Posts

My case for starting blogging 2020-10-22T17:43:51.865Z · score: 24 (14 votes)
On Slack - Having room to be excited 2020-10-10T19:02:42.109Z · score: 20 (14 votes)
On Option Paralysis - The Thing You Actually Do 2020-10-03T11:50:57.070Z · score: 11 (4 votes)
Your Standards are Too High 2020-10-01T17:03:31.969Z · score: 23 (11 votes)
Learning how to learn 2020-09-30T16:50:19.356Z · score: 25 (9 votes)
Seek Upside Risk 2020-09-29T16:47:14.033Z · score: 17 (9 votes)
Macro-Procrastination 2020-09-28T16:07:48.670Z · score: 8 (3 votes)
Taking Social Initiative 2020-09-19T15:31:21.082Z · score: 18 (10 votes)
On Niceness: Looking for Positive Externalities 2020-09-14T18:03:12.196Z · score: 30 (7 votes)
Stop pressing the Try Harder button 2020-09-05T09:10:05.964Z · score: 27 (16 votes)
Helping people to solve their problems 2020-08-31T20:41:04.796Z · score: 16 (6 votes)
Meaningful Rest 2020-08-29T15:50:05.782Z · score: 31 (16 votes)
How to teach things well 2020-08-28T16:44:27.817Z · score: 71 (26 votes)
Live a life you feel excited about 2020-08-21T19:16:17.793Z · score: 16 (10 votes)
On Creativity - The joys of 5 minute timers 2020-08-18T06:26:55.493Z · score: 10 (7 votes)
On Systems - Living a life of zero willpower 2020-08-16T16:44:13.100Z · score: 34 (21 votes)
On Procrastination - The art of shaping your future actions 2020-08-01T10:22:44.450Z · score: 10 (6 votes)
What it means to optimise 2020-07-25T09:40:09.616Z · score: 7 (5 votes)
How to learn from conversations 2020-07-25T09:36:16.105Z · score: 14 (4 votes)
Taking the first step 2020-07-25T09:33:45.111Z · score: 10 (4 votes)
Become a person who Actually Does Things 2020-07-25T09:29:21.314Z · score: 43 (29 votes)
The Skill of Noticing Emotions 2020-06-04T17:48:28.782Z · score: 68 (26 votes)

Comments

Comment by neel-nanda-1 on Group debugging guidelines & thoughts · 2020-10-20T05:48:03.495Z · score: 4 (3 votes) · LW · GW

This is an excellent post. Thanks for writing it!

Comment by neel-nanda-1 on What posts do you want written? · 2020-10-20T05:41:11.344Z · score: 9 (3 votes) · LW · GW

I've written up my thoughts on doing (informal) pair debugging from the debugger perspective here

Comment by neel-nanda-1 on On Slack - Having room to be excited · 2020-10-13T06:22:44.972Z · score: 1 (1 votes) · LW · GW

Yeah, fair point! Since writing this I've gotten feedback from a few people who think their lives have too much Slack, so I was clearly over-generalising from my own experience and social context.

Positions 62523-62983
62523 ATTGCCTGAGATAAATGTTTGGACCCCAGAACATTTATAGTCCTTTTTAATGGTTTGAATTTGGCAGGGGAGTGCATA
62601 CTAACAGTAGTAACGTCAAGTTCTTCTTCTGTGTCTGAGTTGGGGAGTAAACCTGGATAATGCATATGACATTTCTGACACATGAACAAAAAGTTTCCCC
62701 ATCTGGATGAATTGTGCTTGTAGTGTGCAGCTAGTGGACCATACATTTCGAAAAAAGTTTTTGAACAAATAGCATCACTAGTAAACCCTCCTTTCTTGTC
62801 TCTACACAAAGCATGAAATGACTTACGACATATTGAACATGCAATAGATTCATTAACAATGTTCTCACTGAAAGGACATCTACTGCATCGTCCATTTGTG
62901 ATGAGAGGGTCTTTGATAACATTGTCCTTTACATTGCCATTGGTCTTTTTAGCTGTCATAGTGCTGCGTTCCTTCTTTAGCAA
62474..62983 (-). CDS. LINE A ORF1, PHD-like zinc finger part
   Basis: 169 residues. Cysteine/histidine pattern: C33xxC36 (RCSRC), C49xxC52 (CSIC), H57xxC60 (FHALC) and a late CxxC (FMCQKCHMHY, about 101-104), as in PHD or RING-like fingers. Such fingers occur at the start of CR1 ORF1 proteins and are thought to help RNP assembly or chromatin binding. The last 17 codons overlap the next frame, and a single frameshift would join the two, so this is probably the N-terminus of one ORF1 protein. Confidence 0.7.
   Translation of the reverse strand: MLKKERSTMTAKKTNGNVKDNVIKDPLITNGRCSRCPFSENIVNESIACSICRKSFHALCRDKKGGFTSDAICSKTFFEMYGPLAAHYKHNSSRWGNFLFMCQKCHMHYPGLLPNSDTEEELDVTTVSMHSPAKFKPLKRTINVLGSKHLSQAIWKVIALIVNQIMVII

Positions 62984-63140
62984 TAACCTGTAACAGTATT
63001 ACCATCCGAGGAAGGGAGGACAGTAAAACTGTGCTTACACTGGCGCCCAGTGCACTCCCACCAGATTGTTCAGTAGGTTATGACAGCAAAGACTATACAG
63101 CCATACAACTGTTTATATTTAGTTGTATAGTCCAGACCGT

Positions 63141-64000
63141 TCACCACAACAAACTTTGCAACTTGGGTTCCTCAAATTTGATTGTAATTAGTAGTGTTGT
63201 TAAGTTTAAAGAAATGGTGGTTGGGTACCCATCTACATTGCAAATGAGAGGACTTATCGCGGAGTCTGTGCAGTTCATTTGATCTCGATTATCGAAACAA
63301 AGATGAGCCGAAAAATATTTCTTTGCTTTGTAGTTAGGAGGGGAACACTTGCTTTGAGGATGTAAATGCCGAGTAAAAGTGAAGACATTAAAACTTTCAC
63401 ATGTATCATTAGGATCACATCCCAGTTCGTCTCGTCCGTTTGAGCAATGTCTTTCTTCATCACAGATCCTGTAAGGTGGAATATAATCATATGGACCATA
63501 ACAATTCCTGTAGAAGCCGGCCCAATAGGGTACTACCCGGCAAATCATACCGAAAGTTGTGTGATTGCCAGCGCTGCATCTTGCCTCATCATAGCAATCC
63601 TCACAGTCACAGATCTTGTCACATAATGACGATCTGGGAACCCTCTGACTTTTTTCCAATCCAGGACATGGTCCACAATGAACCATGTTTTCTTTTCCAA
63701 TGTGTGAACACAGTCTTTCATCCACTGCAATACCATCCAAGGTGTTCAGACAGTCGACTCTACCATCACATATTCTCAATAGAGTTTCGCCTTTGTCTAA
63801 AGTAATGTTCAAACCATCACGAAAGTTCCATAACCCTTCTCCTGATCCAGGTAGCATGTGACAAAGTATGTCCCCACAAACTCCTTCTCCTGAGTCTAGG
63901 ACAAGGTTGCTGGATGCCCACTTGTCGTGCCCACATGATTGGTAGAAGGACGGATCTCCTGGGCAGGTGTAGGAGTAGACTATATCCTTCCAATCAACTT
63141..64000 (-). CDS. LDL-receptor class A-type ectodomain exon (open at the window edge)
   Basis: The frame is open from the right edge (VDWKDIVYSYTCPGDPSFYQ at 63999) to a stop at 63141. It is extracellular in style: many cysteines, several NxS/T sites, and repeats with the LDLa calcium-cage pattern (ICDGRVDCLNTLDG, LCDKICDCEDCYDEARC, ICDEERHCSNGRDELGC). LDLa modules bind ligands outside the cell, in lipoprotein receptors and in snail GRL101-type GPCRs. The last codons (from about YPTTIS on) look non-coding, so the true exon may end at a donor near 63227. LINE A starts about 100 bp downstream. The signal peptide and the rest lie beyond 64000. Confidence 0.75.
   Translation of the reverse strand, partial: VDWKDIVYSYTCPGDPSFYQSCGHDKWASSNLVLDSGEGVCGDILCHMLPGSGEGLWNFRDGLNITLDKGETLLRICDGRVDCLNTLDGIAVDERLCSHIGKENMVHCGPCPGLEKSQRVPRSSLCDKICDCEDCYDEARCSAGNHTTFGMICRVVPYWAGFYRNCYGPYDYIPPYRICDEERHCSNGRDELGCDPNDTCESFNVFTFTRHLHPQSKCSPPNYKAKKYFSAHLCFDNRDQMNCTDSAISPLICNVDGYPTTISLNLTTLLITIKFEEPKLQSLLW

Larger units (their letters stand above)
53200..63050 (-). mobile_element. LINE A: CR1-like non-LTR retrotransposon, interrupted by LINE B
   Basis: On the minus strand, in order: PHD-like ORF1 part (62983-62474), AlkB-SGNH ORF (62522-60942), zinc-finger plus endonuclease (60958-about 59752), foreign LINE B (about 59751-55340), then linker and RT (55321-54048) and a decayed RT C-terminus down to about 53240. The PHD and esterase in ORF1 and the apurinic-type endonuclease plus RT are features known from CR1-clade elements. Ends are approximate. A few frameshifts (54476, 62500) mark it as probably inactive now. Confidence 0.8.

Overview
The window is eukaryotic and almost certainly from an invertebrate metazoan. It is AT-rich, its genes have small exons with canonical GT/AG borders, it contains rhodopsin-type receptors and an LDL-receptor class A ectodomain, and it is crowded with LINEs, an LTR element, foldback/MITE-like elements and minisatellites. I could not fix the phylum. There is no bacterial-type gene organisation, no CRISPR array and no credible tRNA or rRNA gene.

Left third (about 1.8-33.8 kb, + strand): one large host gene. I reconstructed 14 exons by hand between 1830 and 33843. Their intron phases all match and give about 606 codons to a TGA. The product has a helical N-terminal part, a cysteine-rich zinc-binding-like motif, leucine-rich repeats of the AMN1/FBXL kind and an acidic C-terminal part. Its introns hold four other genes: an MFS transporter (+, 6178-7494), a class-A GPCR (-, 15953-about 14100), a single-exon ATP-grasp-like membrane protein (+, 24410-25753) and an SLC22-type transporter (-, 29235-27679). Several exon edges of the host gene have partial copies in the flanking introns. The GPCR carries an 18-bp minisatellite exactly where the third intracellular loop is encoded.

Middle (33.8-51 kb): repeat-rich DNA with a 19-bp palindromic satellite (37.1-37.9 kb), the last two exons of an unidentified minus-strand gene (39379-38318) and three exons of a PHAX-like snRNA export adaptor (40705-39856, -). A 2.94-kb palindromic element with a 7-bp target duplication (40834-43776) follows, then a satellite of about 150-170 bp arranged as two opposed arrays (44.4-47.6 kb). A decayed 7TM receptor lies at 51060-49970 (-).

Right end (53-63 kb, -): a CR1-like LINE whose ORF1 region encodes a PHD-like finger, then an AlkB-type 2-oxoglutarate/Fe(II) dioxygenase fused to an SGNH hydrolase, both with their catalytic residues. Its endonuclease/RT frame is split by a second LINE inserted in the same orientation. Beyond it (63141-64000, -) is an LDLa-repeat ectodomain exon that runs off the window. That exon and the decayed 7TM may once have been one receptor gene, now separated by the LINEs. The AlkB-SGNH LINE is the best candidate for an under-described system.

Though, one supporting point. I think someone can both spend a bunch of time watching TV etc and lack Slack. I'm imagining an archetype of person who both feels always busy and behind, but also has poor executive function and has a lot of aversions, and motivation and procrastination problems (I can think of several friends in this category). Someone who clearly is not actually optimising their time for productivity, but feels overwhelmed. So they don't give themselves permission to use Slack, take time off, etc, even though they implicitly use a bunch of it on procrastination.

Comment by neel-nanda-1 on On Slack - Having room to be excited · 2020-10-11T06:26:43.165Z · score: 2 (2 votes) · LW · GW

I agree that Moloch is important, but that wasn't what I was trying to point at in this post. I was trying to point at the failure mode where it feels wrong to have available resources, because you could be spending them - very much an internal failure mode. While I see Moloch as an external failure mode, where outside forces push me towards competition

Comment by neel-nanda-1 on Seek Upside Risk · 2020-10-04T20:25:26.170Z · score: 2 (2 votes) · LW · GW

Fair point that that's somewhat hypocritical, and undercuts my point. I think the point still often stands though - this is a bug I have, but it's far from universal; and even for me, the answer to a choice is often obvious. But in those cases it's uninteresting and scarcely feels like a choice.

Comment by neel-nanda-1 on Postmortem to Petrov Day, 2020 · 2020-10-04T19:42:33.438Z · score: 8 (3 votes) · LW · GW

Rationalists out of context Tumblr?

Comment by neel-nanda-1 on On Destroying the World · 2020-10-03T13:39:28.442Z · score: 2 (2 votes) · LW · GW

Oh, thanks! That sounds really useful when LW is being slow on mobile

Comment by neel-nanda-1 on Moral public goods · 2020-10-03T07:50:09.647Z · score: 1 (1 votes) · LW · GW
(In retrospect people also didn't like the big and unrealistic numbers, so I could have just made them 10 and 100 instead. I generally overestimated the extent to which readers would separate the simple quantitative point, which I wanted to make in the shortest way possible but didn't think about that much, from other features of the scenario.)